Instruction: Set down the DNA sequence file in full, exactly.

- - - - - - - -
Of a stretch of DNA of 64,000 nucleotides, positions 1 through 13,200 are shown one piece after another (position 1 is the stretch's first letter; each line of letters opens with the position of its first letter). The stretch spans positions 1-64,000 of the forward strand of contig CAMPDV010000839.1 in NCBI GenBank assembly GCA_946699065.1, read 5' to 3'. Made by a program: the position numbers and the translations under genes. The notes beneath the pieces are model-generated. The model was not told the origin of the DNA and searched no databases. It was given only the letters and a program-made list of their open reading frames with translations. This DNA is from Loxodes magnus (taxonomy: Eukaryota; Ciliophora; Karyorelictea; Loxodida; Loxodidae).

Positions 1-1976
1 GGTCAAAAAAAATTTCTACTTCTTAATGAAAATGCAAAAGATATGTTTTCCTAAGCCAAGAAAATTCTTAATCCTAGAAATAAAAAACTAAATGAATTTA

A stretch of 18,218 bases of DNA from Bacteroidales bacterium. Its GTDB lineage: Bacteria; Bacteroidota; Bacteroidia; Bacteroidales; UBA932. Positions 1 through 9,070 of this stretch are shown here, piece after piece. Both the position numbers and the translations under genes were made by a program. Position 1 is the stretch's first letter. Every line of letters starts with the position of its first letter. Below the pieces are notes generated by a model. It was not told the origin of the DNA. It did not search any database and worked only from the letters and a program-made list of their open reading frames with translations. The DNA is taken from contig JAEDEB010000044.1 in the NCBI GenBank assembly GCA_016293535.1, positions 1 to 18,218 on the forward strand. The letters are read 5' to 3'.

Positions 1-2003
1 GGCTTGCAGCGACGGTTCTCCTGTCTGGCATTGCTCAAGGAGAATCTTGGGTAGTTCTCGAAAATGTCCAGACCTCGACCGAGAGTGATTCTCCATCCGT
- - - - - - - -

Of a stretch of DNA of 64,000 nucleotides, positions 1 through 13,200 are shown one piece after another (position 1 is the stretch's first letter; each line of letters opens with the position of its first letter). The stretch spans positions 1-64,000 of the forward strand of contig CAMPDV010000839.1 in NCBI GenBank assembly GCA_946699065.1, read 5' to 3'. Made by a program: the position numbers and the translations under genes. The notes beneath the pieces are model-generated. The model was not told the origin of the DNA and searched no databases. It was given only the letters and a program-made list of their open reading frames with translations. This DNA is from Loxodes magnus (taxonomy: Eukaryota; Ciliophora; Karyorelictea; Loxodida; Loxodidae).

Positions 1-1976
1 GGTCAAAAAAAATTTCTACTTCTTAATGAAAATGCAAAAGATATGTTTTCCTAAGCCAAGAAAATTCTTAATCCTAGAAATAAAAAACTAAATGAATTTA

A stretch of 18,218 bases of DNA from Bacteroidales bacterium. Its GTDB lineage: Bacteria; Bacteroidota; Bacteroidia; Bacteroidales; UBA932. Positions 1 through 9,070 of this stretch are shown here, piece after piece. Both the position numbers and the translations under genes were made by a program. Position 1 is the stretch's first letter. Every line of letters starts with the position of its first letter. Below the pieces are notes generated by a model. It was not told the origin of the DNA. It did not search any database and worked only from the letters and a program-made list of their open reading frames with translations. The DNA is taken from contig JAEDEB010000044.1 in the NCBI GenBank assembly GCA_016293535.1, positions 1 to 18,218 on the forward strand. The letters are read 5' to 3'.

Positions 1-2003
1 GGCTTGCAGCGACGGTTCTCCTGTCTGGCATTGCTCAAGGAGAATCTTGGGTAGTTCTCGAAAATGTCCAGACCTCGACCGAGAGTGATTCTCCATCCGT